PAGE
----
As young professionals, many athletic trainers are taught that they should become friends with custodians and administrative assistants since these individuals can be of tremendous help. However, there may be an individual on a school campus who can help the athletic trainer even more – the school nurse.
Most people would expect that a school employs a nurse to care for the students during a school day. The National Association of School Nurses (NASN) states, however, that this may not actually be the case. In 2017, only 39 percent of American schools employ a full-time nurse while another 35 percent employ a nurse on a part-time basis. The school nurse is an integral part of the school staff, and increasing these numbers must be a greater priority for the welfare of our students.
The School Nurse
The school nurse is an allied health-care provider who may possess a few degrees and licenses in order to practice. Nurses are usually either a Licensed Practical Nurse (LPN) or a Register Nurse (RN). An LPN is an entry-level position requiring completion of an LPN education program and on-the-job training. An RN requires at least an associate’s degree, while many have at least a bachelor’s degree. Each of these individuals must be licensed by their state’s nursing board in order to practice.
A school nurse is tasked with caring for students with acute illnesses such as colds and flu, as well as chronic conditions such as asthma and diabetes. A school nurse may dispense medications within the regulations of their state and institutional policies. A school nurse will also evaluate a patient’s wellbeing by taking vital signs such as temperature, pulse and blood pressure.
The Athletic Trainer
The athletic trainer is an allied health-care provider, holding a minimum of a bachelor’s degree, a national certification and regulated by a state agency (in all states except California). The athletic trainer is trained to prevent, assess, treat and rehabilitate athletic injuries. Athletic trainers are also trained to manage emergency situations. Working in conjunction with other health-care providers, an athletic trainer works to return athletes back to their chosen sports safely. This consists of rehabilitation and preventative measures such as taping and bracing.
School Nurse + Athletic Trainer = Ultimate Student Health Team
Each of the above health-care providers bring a unique wealth of knowledge into the school setting. Through social media and conversations with other health-care providers, it appears that, in some cases, these two providers do not always work collaboratively. This failure to collaborate can create turf wars and actually may compromise students’ health and well-being.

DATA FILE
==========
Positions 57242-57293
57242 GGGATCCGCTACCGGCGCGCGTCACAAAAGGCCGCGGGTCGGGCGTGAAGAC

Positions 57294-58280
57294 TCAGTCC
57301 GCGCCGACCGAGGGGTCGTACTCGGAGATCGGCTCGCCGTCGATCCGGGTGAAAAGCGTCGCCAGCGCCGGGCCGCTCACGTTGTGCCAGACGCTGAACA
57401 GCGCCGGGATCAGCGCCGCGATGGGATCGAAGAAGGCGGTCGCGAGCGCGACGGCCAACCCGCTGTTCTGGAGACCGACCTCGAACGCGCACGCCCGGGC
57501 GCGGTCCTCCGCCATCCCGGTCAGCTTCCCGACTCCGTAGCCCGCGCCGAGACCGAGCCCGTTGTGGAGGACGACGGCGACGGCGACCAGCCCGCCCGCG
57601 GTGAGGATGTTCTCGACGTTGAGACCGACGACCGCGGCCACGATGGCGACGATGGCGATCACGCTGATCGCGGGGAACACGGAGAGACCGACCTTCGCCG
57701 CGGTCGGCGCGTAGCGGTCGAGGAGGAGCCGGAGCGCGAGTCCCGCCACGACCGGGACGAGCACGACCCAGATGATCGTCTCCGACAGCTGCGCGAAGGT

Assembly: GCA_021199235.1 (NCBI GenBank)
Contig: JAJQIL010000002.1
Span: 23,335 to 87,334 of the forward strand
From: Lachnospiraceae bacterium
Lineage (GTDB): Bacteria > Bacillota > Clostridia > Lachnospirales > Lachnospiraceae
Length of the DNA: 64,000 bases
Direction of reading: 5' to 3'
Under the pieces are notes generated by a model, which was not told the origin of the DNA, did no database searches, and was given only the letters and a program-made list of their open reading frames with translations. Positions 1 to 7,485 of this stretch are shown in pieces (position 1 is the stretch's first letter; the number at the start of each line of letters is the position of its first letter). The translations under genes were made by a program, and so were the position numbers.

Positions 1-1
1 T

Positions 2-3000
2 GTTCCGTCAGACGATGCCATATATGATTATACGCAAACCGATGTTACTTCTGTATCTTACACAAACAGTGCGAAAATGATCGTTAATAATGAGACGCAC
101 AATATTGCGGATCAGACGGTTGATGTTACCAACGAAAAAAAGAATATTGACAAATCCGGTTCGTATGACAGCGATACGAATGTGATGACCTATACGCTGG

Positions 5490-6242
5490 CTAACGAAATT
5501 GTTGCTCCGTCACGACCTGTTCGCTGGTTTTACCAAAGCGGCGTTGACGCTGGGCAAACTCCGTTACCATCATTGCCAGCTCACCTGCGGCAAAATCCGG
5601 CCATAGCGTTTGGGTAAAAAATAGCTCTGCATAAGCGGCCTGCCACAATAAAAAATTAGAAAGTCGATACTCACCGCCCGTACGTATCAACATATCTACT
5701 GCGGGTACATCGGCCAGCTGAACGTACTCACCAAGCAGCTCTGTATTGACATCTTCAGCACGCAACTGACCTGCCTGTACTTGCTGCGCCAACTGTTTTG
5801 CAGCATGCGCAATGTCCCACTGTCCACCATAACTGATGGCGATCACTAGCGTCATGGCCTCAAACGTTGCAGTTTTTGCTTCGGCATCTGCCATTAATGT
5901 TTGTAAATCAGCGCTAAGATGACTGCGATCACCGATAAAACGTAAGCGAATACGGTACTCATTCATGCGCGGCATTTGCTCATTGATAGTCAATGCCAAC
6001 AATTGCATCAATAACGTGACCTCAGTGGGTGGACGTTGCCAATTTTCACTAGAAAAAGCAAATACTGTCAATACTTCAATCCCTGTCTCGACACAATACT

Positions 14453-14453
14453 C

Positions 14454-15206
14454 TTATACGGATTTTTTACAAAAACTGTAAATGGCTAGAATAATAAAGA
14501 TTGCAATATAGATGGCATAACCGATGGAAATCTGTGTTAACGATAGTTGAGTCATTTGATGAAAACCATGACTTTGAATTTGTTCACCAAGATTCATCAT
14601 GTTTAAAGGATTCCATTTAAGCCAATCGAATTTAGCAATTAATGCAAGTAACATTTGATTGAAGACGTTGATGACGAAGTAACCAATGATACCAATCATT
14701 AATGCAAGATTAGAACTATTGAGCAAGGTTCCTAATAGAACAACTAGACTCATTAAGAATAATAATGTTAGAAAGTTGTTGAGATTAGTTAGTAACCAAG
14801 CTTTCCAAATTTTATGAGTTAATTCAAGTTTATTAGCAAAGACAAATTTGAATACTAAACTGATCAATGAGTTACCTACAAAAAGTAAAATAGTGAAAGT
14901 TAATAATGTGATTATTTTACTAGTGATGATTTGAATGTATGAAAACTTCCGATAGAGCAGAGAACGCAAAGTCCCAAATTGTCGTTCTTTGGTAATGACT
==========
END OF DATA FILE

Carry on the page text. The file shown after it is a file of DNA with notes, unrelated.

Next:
The school nurse may feel that the employment of an athletic trainer infringes on his/her ability to be the sole health-care provider on campus. On the other hand, an athletic trainer may also find that a school nurse infringes on his/her ability to appropriately care for the student-athlete. Certainly, conflicts may occur, but it is important that these two individuals overcome these barriers and place the students’ health and well-being first and foremost.
As in any professional relationship, communication is the key. Building a cohesive student health-care team starts with the two professionals sitting down to create that relationship. Each person must work to understand the skillsets and knowledge that the other possesses and also understand where each individual may fall short.
A school nurse tends to be well-versed in what is referred to as “general medical conditions” while an athletic trainer is more well-versed in orthopedic injuries. Both individuals must be wellversed in the management of medical emergencies such as seizures and sudden cardiac arrest. Each of these individuals should be a vital component on a school-wide emergency response team and have full knowledge of how to handle common school health emergencies.
These health-care providers must understand each other’s strengths and weaknesses to better understand when each individual should be responsible for treating a particular student’s needs. Collaboration on patients throughout the day is also important. A student who may see the school nurse during second period may also go to see the athletic trainers after school. Treatments need to be in collaboration rather than contradicting each other to avoid potentially creating an accidental overdose situation in the case of medications.
Student health care continues to become an increasingly important piece of the school day. As these needs continue to grow, so does the need for collaborative care among health-care providers. School nurses and athletic trainers should work collaboratively as a student health team to provide ultimate student health care.
Mike Hopper, MS, ATC, LAT is the head athletic trainer at Bishop Lynch High School in Dallas, Texas. Hopper holds a bachelor’s degree in athletic training from Southeast Missouri State University and a master’s degree in Pediatric Sports Medicine from the University of South Florida Morsani College of Medicine.